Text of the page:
Common Problems Caused by Tree Roots 

To evaluate the impact of tree roots, keep in mind that a tree’s roots extend two to three times as far as the canopy radius. In arid regions, they may spread up to five times broader than in moist ones. A tree with a diameter of 12 feet—which equals a radius of six feet—may have roots that spread 18 to 30 feet from the trunk.

Damage to Underground Pipes 

Tree roots can break pipes, but the more typical scenario is that pipes collapse on their own as a result of age or other physical damage, after which the tree roots grow into the pipes and cause blockages. Many types of trees are known to contribute to sewer line damage, including aspens, birches, elms, maples, poplars, swamp oaks, sycamores, willows and fig trees.

Damage to Pavement and Sidewalks 

Roots from trees and shrubs can grow beneath walkways and pavements. If the roots are near the surface, they might lift the pavement, posing a tripping hazard as well as causing damage. When this occurs, there is generally a choice between saving the tree by moving the pavement farther away from its roots or cutting back the tree’s encroaching roots in order to save the pavement or pathway.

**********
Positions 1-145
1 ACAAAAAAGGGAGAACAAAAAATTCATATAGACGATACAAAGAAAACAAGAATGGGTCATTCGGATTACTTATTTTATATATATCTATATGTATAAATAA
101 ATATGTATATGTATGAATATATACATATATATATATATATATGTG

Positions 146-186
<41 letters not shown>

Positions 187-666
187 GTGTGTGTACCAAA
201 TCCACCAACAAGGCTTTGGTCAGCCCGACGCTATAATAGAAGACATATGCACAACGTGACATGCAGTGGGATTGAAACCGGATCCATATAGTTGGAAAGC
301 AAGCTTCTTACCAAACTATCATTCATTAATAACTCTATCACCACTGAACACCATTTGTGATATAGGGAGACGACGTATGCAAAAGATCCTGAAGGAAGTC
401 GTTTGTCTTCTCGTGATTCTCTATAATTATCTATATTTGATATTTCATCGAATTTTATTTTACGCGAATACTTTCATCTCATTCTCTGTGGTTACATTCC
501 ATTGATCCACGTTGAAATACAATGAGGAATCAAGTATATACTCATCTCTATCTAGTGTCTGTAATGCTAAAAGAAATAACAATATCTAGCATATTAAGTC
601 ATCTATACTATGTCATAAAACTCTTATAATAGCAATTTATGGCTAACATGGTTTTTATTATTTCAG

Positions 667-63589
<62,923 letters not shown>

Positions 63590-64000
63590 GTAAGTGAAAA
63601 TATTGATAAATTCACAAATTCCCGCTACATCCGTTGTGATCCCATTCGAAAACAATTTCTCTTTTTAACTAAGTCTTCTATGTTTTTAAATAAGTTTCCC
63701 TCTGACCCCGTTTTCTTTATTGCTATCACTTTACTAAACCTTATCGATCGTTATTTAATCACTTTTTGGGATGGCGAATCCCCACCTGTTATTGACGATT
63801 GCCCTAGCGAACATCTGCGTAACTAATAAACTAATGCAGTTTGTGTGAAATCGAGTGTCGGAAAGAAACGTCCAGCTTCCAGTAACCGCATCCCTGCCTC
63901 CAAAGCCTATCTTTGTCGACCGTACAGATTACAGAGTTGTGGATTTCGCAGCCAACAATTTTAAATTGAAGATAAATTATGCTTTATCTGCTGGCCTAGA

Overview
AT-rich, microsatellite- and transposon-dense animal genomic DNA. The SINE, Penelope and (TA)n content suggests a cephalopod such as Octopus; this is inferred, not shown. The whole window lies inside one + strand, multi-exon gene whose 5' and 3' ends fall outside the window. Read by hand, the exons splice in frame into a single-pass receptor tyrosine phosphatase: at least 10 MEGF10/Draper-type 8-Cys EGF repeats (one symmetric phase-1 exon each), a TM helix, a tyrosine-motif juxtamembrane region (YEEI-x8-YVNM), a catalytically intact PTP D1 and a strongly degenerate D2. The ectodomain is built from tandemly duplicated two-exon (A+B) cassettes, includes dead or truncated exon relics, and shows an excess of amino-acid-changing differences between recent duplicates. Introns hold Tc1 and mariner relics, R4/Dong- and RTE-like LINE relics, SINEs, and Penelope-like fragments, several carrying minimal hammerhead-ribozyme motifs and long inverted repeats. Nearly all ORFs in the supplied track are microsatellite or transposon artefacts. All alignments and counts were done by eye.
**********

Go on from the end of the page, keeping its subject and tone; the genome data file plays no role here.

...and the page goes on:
Surface Roots as Hazards 

A maple tree’s vast, robust roots protruding from the surface may be a familiar sight in your backyard. This frequently happens on a slope where soil erosion leads to root exposure. And, after a winter with frequent thaws, it can only get worse. These exterior roots are not only unsightly, they’re also dangerous. They can be really annoying when you’re mowing the grass because they’re so visible.

Our garden services at Legarden Designs handles every element of the process – from the initial design consultation through the project’s completion. We also provide seasonal reviews and yearly walkthroughs. Contact us today!

The Best Types of Mulch to Use in Your Garden

The Best Types of Mulch to Use in Your Garden

Mulch is used to keep the soil moist, control weeds, maintain a cool environment, prevent frost heaving in the winter, and make the garden bed more pleasant. Mulches that are organic also aid in the structure of the soil, drainage, and nutrient-holding capacity as they decompose.

Types of Organic Mulch